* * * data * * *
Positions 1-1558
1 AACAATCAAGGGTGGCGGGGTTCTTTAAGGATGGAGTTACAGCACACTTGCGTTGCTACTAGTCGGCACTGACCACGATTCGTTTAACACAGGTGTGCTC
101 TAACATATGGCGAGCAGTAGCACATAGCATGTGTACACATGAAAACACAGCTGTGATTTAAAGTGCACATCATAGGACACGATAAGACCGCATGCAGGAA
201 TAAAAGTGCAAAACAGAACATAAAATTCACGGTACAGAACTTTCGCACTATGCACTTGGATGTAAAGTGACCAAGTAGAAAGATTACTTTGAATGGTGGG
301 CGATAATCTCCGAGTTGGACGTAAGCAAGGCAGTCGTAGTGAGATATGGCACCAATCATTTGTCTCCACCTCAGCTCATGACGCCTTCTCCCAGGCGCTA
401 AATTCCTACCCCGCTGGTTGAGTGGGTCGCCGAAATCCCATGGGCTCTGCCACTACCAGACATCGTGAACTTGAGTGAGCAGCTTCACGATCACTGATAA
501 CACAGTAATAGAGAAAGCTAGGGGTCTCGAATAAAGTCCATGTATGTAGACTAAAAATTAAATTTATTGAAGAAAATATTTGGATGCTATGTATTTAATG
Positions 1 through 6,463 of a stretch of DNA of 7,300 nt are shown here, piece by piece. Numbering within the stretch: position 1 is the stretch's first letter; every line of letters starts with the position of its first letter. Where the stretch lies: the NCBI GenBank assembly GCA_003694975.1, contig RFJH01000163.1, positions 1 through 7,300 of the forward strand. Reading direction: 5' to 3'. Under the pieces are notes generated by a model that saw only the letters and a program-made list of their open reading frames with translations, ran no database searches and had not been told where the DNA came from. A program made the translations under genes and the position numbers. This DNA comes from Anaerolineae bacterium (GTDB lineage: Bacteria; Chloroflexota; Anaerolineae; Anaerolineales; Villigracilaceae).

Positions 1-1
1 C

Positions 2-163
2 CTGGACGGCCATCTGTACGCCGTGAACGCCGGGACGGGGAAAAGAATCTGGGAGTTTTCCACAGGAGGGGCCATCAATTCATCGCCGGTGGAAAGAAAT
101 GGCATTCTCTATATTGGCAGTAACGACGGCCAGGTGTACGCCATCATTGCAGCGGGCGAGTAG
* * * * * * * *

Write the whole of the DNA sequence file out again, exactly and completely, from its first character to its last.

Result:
Positions 1-1558
1 AACAATCAAGGGTGGCGGGGTTCTTTAAGGATGGAGTTACAGCACACTTGCGTTGCTACTAGTCGGCACTGACCACGATTCGTTTAACACAGGTGTGCTC
101 TAACATATGGCGAGCAGTAGCACATAGCATGTGTACACATGAAAACACAGCTGTGATTTAAAGTGCACATCATAGGACACGATAAGACCGCATGCAGGAA
201 TAAAAGTGCAAAACAGAACATAAAATTCACGGTACAGAACTTTCGCACTATGCACTTGGATGTAAAGTGACCAAGTAGAAAGATTACTTTGAATGGTGGG
301 CGATAATCTCCGAGTTGGACGTAAGCAAGGCAGTCGTAGTGAGATATGGCACCAATCATTTGTCTCCACCTCAGCTCATGACGCCTTCTCCCAGGCGCTA
401 AATTCCTACCCCGCTGGTTGAGTGGGTCGCCGAAATCCCATGGGCTCTGCCACTACCAGACATCGTGAACTTGAGTGAGCAGCTTCACGATCACTGATAA
501 CACAGTAATAGAGAAAGCTAGGGGTCTCGAATAAAGTCCATGTATGTAGACTAAAAATTAAATTTATTGAAGAAAATATTTGGATGCTATGTATTTAATG
Positions 1 through 6,463 of a stretch of DNA of 7,300 nt are shown here, piece by piece. Numbering within the stretch: position 1 is the stretch's first letter; every line of letters starts with the position of its first letter. Where the stretch lies: the NCBI GenBank assembly GCA_003694975.1, contig RFJH01000163.1, positions 1 through 7,300 of the forward strand. Reading direction: 5' to 3'. Under the pieces are notes generated by a model that saw only the letters and a program-made list of their open reading frames with translations, ran no database searches and had not been told where the DNA came from. A program made the translations under genes and the position numbers. This DNA comes from Anaerolineae bacterium (GTDB lineage: Bacteria; Chloroflexota; Anaerolineae; Anaerolineales; Villigracilaceae).

Positions 1-1
1 C

Positions 2-163
2 CTGGACGGCCATCTGTACGCCGTGAACGCCGGGACGGGGAAAAGAATCTGGGAGTTTTCCACAGGAGGGGCCATCAATTCATCGCCGGTGGAAAGAAAT
101 GGCATTCTCTATATTGGCAGTAACGACGGCCAGGTGTACGCCATCATTGCAGCGGGCGAGTAG